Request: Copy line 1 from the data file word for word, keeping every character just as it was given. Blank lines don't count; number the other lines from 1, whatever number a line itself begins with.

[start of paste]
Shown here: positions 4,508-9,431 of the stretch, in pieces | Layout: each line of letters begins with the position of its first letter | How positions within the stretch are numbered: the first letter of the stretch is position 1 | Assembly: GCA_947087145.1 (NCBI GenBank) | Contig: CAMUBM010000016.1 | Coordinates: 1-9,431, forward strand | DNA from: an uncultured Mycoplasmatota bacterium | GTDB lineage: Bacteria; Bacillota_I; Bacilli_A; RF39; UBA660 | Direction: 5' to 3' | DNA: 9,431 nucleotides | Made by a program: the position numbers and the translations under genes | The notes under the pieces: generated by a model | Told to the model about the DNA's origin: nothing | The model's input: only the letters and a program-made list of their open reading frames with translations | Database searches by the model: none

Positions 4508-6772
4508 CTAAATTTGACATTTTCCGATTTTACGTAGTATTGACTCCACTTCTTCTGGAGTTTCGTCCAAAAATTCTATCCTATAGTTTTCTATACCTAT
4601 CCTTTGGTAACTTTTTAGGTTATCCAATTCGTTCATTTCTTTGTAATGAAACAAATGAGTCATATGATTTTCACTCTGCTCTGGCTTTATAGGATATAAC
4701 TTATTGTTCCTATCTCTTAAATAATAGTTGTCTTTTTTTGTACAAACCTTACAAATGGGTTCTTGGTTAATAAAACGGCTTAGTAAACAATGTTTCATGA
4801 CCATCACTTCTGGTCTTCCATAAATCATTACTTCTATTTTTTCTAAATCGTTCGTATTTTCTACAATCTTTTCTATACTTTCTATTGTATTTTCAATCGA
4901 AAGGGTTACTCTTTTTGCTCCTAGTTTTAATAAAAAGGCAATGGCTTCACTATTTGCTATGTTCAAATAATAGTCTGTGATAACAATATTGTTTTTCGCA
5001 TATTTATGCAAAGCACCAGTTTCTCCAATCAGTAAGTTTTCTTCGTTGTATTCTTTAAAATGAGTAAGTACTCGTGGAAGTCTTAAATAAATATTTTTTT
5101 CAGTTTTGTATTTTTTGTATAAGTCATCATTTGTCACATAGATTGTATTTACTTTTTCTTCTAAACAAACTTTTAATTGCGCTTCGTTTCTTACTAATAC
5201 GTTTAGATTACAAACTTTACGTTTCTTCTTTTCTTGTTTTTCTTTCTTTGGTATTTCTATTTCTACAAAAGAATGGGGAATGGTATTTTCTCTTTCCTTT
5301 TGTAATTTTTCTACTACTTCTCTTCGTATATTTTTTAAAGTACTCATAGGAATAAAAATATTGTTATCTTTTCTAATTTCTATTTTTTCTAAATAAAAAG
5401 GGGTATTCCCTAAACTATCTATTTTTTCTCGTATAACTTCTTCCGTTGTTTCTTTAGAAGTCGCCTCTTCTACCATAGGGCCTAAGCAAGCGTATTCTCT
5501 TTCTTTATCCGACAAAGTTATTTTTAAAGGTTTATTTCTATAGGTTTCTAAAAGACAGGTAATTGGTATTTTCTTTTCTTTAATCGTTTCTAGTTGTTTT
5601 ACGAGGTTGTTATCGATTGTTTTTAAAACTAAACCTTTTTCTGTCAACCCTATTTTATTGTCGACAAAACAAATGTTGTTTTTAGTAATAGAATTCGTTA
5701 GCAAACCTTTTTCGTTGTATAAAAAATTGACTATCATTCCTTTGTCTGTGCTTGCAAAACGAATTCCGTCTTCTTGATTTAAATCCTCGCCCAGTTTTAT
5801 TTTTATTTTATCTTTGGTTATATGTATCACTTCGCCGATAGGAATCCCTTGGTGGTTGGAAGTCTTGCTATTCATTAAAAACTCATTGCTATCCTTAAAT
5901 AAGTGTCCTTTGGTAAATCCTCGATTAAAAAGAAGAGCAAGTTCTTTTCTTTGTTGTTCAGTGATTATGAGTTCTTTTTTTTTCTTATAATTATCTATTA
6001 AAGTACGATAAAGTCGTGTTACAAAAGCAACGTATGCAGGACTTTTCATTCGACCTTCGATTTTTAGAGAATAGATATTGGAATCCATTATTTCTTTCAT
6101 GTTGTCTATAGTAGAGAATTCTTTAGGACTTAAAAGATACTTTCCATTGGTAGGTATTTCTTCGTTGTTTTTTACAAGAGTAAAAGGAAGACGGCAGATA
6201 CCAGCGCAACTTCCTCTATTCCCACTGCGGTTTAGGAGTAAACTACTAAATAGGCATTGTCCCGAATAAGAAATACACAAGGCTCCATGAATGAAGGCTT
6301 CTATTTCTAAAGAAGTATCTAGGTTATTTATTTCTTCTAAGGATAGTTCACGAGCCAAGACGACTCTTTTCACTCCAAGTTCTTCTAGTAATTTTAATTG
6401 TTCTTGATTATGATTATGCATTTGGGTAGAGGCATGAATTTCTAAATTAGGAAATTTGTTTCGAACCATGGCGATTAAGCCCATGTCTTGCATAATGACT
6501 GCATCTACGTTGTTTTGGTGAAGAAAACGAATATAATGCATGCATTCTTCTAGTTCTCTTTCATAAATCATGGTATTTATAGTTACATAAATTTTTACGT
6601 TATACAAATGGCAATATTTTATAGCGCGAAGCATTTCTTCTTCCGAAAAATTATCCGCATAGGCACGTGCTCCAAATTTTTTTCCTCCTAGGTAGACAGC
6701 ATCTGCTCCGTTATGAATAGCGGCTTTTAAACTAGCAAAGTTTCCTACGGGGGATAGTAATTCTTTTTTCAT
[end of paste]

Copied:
Shown here: positions 4,508-9,431 of the stretch, in pieces | Layout: each line of letters begins with the position of its first letter | How positions within the stretch are numbered: the first letter of the stretch is position 1 | Assembly: GCA_947087145.1 (NCBI GenBank) | Contig: CAMUBM010000016.1 | Coordinates: 1-9,431, forward strand | DNA from: an uncultured Mycoplasmatota bacterium | GTDB lineage: Bacteria; Bacillota_I; Bacilli_A; RF39; UBA660 | Direction: 5' to 3' | DNA: 9,431 nucleotides | Made by a program: the position numbers and the translations under genes | The notes under the pieces: generated by a model | Told to the model about the DNA's origin: nothing | The model's input: only the letters and a program-made list of their open reading frames with translations | Database searches by the model: none